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Towards Evaluating the Built-Environment: A Hybridized Approach for Identifying Building Entrance Accessibility

Preprocessing and modeling scripts for Carleton University DATA 500 course project. Project objectives are to develop a binary classifier through deep learning (convolutional neural networks, or CNNs) for predicting whether an image is "accessible" or "inaccessible".

In 2019 the Accessible Canada Act was legislated to ensure a barrier-free Canada by 2040. A priority of this act is to evaluate the built environment to determine if it is accessible and inclusive for all, thus assuring there are no infrastructure barriers that impede those with mobility restrictions. However, currently there are data gaps on the infrastructure that make the built environment inaccessible for the 9.6% of people over 15 years-old who have mobility disabilities. To mitigate these data disparities, this project seeks to support this movement by using open source crowdsourced street-level images from Mapillary and convolutional neural networks (CNNs) to develop and test a binary image classifier that predicts whether a building’s entrance is accessible or inaccessible. Results indicate a model with 81.97% training accuracy and scored 85% accuracy when tested on 20 images. Though model should be improved through refining and expanding the dataset for training, results offer a promising direction towards evaluating the built environment for policymakers, city planners, and more.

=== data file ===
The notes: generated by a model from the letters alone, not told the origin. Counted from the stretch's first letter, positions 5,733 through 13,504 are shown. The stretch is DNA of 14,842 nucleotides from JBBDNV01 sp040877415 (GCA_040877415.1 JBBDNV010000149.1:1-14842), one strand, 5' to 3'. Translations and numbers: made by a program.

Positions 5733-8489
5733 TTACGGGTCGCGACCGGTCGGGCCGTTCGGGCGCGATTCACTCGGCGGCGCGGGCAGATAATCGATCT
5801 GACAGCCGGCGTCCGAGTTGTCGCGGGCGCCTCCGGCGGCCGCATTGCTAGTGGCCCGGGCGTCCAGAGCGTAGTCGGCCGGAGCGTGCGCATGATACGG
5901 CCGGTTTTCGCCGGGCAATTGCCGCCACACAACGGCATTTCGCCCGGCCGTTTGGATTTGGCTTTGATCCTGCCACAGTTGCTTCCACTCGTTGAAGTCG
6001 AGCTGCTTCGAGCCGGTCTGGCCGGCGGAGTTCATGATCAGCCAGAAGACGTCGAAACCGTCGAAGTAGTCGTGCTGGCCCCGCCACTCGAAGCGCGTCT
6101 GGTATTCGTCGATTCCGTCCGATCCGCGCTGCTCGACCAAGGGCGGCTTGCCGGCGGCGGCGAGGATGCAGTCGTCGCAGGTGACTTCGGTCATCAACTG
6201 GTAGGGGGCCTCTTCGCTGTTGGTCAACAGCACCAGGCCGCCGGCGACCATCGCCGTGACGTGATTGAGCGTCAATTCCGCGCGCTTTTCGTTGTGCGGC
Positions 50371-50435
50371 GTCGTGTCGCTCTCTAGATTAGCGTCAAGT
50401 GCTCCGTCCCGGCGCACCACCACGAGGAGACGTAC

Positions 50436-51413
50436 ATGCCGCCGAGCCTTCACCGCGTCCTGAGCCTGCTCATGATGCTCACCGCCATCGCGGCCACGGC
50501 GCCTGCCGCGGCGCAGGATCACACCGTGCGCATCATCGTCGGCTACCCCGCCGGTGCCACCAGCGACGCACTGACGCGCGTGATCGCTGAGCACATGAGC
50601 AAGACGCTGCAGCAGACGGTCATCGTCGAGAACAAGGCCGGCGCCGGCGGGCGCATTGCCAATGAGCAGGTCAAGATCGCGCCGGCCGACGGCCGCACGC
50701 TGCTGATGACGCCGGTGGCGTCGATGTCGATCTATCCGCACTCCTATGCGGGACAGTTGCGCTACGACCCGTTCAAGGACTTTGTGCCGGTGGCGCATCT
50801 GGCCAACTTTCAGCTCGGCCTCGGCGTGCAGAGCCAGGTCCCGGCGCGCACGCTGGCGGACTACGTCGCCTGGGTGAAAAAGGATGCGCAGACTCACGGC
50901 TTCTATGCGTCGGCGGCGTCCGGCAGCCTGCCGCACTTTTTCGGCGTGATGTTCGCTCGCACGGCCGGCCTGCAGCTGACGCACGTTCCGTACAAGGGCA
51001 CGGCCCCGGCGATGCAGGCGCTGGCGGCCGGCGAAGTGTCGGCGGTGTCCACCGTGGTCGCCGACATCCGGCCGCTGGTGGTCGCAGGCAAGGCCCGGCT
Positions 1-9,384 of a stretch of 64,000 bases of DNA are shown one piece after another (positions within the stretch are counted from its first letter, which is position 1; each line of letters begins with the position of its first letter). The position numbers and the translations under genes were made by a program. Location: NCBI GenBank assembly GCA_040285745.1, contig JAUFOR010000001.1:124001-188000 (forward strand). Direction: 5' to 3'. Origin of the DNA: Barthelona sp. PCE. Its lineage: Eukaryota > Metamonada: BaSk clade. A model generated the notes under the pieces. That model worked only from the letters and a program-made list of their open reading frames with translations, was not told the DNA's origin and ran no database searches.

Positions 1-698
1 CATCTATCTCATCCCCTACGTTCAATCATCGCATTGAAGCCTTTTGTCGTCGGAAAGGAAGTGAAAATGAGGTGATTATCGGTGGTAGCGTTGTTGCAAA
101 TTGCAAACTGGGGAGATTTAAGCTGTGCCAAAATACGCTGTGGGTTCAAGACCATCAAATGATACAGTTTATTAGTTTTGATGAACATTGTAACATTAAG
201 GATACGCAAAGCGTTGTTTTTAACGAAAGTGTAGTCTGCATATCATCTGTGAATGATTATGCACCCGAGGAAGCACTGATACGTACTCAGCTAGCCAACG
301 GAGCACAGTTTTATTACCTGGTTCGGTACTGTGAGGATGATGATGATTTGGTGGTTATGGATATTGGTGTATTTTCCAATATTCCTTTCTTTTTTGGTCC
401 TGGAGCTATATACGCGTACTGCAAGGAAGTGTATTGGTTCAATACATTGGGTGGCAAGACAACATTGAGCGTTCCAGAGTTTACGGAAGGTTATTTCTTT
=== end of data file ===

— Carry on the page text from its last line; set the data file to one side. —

Preprocessing and modeling scripts for a course project. Objectives are to develop a CNN classifer for predicting whether an image is "accessible" or "inaccessible".






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